Ketchup Sandwiches & Hope: It’s whats for breakfast, lunch & dinner

by Jana

I keep going back to what my friend said the other day. Hope is multi-faceted. It may end up looking different each day, sometimes dramatically so. But, the important thing is that you always continue to hold on to hope.

Last Tuesday, after requesting imaging due to chest pain, we were told that Oliver had fluid in his lungs.  His pericardial effusion (fluid around the heart) had regrown in such a way that draining it was currently not possible.  We were also told that if it continued to grow we could expect Oliver to go into cardiac arrest.

Primary Children’s Hospital amazingly offered us the vacant room next to Oliver’s room so our girls could spend the night and we could all be together as a family. While little Samantha stayed awake running up and down the halls having the best late-over eeeever, Bill and I stayed awake all night hoping and praying that Oliver would make it through the night without going into cardiac arrest.

Oliver woke up in good spirits and immediately made a list of things he wanted to do with his sisters that included making handprints, making little sculptures with microwaved Skittles, and naming DragonVale dragons. When he learned the girls could spend the night a second night, he was determined to make them his signature ketchup breakfast sandwiches, because you can’t really top Primary Children’s hash browns, scrambled eggs and torn up bacon mixed and marinaded with several packets of ketchup, piled in between buttered toast. I spent the rest of the day and all night hoping and praying that Oliver would have the energy to be able to make ketchup sandwiches for his sisters.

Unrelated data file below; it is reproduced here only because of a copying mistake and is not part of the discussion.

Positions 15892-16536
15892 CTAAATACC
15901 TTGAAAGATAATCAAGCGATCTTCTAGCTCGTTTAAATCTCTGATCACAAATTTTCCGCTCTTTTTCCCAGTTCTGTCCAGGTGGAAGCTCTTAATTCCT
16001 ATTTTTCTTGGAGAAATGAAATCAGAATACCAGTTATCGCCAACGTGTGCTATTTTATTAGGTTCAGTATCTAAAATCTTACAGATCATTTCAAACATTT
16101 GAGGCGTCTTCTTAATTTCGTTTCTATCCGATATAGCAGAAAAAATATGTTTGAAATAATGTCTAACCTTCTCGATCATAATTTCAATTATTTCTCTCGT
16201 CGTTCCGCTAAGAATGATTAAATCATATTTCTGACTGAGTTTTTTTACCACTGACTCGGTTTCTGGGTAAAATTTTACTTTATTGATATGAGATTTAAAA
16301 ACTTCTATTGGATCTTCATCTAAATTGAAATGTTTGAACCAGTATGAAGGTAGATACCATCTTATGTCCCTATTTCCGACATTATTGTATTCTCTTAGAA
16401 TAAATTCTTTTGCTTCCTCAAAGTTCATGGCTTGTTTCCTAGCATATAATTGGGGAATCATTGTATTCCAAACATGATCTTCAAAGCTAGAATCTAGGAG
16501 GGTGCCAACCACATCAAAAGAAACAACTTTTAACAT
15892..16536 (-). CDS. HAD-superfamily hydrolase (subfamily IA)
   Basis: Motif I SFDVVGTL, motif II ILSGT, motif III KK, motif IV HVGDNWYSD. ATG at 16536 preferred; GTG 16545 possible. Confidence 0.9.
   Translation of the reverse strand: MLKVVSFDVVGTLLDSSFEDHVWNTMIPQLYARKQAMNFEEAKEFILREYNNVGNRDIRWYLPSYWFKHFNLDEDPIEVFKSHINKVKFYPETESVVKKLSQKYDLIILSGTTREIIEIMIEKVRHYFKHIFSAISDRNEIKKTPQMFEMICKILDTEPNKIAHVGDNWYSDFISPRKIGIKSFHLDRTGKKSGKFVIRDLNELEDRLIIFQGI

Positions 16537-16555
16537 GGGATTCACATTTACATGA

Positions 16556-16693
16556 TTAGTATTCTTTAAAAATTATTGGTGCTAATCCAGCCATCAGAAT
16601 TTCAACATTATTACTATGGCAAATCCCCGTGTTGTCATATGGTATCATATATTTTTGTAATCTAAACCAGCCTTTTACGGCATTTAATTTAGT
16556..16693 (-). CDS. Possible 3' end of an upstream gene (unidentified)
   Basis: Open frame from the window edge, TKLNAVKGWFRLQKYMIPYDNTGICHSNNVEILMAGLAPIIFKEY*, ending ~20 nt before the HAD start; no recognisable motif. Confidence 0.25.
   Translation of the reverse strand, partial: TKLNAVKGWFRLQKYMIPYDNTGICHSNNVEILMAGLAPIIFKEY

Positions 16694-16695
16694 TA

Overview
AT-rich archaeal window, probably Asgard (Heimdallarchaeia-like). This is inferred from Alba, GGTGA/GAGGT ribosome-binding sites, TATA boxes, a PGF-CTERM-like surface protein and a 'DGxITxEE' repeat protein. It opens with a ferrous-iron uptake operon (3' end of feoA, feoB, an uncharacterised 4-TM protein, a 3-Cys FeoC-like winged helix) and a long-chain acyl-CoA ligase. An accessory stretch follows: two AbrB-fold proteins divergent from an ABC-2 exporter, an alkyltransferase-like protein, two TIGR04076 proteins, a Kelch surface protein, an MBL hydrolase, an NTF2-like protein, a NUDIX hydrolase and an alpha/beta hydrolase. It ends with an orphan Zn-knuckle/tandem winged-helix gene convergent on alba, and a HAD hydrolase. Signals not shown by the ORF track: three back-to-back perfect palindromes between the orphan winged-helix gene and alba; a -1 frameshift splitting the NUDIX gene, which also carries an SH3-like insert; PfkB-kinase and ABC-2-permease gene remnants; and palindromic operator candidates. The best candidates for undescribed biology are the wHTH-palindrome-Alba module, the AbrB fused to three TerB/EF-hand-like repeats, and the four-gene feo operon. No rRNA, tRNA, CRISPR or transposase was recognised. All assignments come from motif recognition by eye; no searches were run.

There have been so many times when Bill and I have hoped for things that have been considered by others to be nearly or completely impossible. We listen to others for sure. As lawyers, both Bill and I critically examine and weigh the facts. But, as believers, what we ultimately choose to hope for is based on much more.

This weekend, Oliver, who has almost completely recovered from his brain trauma, left Primary Children’s Hospital to go home on pass. He went to watch Polar Express at his friend’s house, see the otters at Hogle Zoo with his sister, and sit around the Christmas tree together as a family, not to go home to die.  That, like being able to eat Oliver’s ketchup sandwiches for multiple meals this week, was certainly more than what others have told us was possible. 

We continue to look for reasons to be hopeful each day.  Miracles happen.  When you look for them you begin to notice them more and more.  Sometimes the most important miracles look small and seem unimportant to other people.  They are the tender mercies that make it possible to face the starkest trials directly, knowing you are not alone.




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